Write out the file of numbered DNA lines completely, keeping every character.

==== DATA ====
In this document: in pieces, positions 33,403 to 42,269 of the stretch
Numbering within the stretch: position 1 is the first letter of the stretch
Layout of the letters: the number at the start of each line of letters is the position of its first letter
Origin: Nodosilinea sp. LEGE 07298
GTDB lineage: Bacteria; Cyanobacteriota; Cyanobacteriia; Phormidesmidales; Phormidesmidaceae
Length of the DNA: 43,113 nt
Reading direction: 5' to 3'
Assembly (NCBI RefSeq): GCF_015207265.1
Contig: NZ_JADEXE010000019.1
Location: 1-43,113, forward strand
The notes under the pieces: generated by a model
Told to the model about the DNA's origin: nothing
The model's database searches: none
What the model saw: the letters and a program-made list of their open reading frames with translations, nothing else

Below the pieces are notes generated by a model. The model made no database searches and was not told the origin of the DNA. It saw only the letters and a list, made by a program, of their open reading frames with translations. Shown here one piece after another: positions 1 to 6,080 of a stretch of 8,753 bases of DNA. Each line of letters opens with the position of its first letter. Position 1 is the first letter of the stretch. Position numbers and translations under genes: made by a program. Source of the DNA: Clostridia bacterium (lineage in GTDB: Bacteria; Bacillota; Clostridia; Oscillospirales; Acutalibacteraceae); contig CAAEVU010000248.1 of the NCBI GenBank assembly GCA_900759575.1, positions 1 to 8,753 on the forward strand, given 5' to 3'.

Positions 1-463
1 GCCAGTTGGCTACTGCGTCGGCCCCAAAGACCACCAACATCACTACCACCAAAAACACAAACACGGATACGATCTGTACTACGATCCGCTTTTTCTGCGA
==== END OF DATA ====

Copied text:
In this document: in pieces, positions 33,403 to 42,269 of the stretch
Numbering within the stretch: position 1 is the first letter of the stretch
Layout of the letters: the number at the start of each line of letters is the position of its first letter
Origin: Nodosilinea sp. LEGE 07298
GTDB lineage: Bacteria; Cyanobacteriota; Cyanobacteriia; Phormidesmidales; Phormidesmidaceae
Length of the DNA: 43,113 nt
Reading direction: 5' to 3'
Assembly (NCBI RefSeq): GCF_015207265.1
Contig: NZ_JADEXE010000019.1
Location: 1-43,113, forward strand
The notes under the pieces: generated by a model
Told to the model about the DNA's origin: nothing
The model's database searches: none
What the model saw: the letters and a program-made list of their open reading frames with translations, nothing else

Below the pieces are notes generated by a model. The model made no database searches and was not told the origin of the DNA. It saw only the letters and a list, made by a program, of their open reading frames with translations. Shown here one piece after another: positions 1 to 6,080 of a stretch of 8,753 bases of DNA. Each line of letters opens with the position of its first letter. Position 1 is the first letter of the stretch. Position numbers and translations under genes: made by a program. Source of the DNA: Clostridia bacterium (lineage in GTDB: Bacteria; Bacillota; Clostridia; Oscillospirales; Acutalibacteraceae); contig CAAEVU010000248.1 of the NCBI GenBank assembly GCA_900759575.1, positions 1 to 8,753 on the forward strand, given 5' to 3'.

Positions 1-463
1 GCCAGTTGGCTACTGCGTCGGCCCCAAAGACCACCAACATCACTACCACCAAAAACACAAACACGGATACGATCTGTACTACGATCCGCTTTTTCTGCGA